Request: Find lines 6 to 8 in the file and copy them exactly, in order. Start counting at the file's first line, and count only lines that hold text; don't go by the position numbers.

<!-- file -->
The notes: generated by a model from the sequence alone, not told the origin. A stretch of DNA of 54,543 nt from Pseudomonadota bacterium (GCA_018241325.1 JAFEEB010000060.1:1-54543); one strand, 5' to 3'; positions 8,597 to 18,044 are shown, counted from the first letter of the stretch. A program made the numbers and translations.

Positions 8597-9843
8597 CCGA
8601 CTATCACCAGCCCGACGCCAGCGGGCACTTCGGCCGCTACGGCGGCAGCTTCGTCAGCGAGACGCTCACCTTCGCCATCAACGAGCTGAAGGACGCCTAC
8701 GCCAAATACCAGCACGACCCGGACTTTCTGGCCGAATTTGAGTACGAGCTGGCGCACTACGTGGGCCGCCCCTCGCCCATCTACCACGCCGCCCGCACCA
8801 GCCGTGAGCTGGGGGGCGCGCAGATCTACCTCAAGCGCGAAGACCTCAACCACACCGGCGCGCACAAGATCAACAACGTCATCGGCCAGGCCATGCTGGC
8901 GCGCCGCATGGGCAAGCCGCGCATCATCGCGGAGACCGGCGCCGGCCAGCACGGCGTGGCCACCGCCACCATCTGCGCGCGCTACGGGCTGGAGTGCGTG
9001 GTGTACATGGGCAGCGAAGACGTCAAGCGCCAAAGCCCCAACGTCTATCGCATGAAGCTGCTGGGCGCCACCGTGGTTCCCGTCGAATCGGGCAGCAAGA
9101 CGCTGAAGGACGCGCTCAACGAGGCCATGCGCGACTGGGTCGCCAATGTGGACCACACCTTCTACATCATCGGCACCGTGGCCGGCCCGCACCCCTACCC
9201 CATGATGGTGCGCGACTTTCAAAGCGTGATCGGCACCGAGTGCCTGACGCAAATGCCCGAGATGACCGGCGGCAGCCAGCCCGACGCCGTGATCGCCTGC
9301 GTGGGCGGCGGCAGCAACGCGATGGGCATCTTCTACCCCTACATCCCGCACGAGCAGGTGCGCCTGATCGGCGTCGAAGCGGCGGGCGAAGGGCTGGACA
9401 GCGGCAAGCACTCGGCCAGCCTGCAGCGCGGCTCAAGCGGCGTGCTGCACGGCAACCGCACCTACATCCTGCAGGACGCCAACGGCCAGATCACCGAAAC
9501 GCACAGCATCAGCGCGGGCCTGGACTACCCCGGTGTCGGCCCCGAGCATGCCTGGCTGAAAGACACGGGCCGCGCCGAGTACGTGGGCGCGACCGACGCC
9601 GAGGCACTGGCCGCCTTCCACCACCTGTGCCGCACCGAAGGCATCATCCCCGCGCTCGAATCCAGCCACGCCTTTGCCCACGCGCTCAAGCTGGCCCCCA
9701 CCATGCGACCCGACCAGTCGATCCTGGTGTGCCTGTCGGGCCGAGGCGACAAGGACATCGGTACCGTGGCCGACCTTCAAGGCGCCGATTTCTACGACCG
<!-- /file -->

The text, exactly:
8801 GCCGTGAGCTGGGGGGCGCGCAGATCTACCTCAAGCGCGAAGACCTCAACCACACCGGCGCGCACAAGATCAACAACGTCATCGGCCAGGCCATGCTGGC
8901 GCGCCGCATGGGCAAGCCGCGCATCATCGCGGAGACCGGCGCCGGCCAGCACGGCGTGGCCACCGCCACCATCTGCGCGCGCTACGGGCTGGAGTGCGTG
9001 GTGTACATGGGCAGCGAAGACGTCAAGCGCCAAAGCCCCAACGTCTATCGCATGAAGCTGCTGGGCGCCACCGTGGTTCCCGTCGAATCGGGCAGCAAGA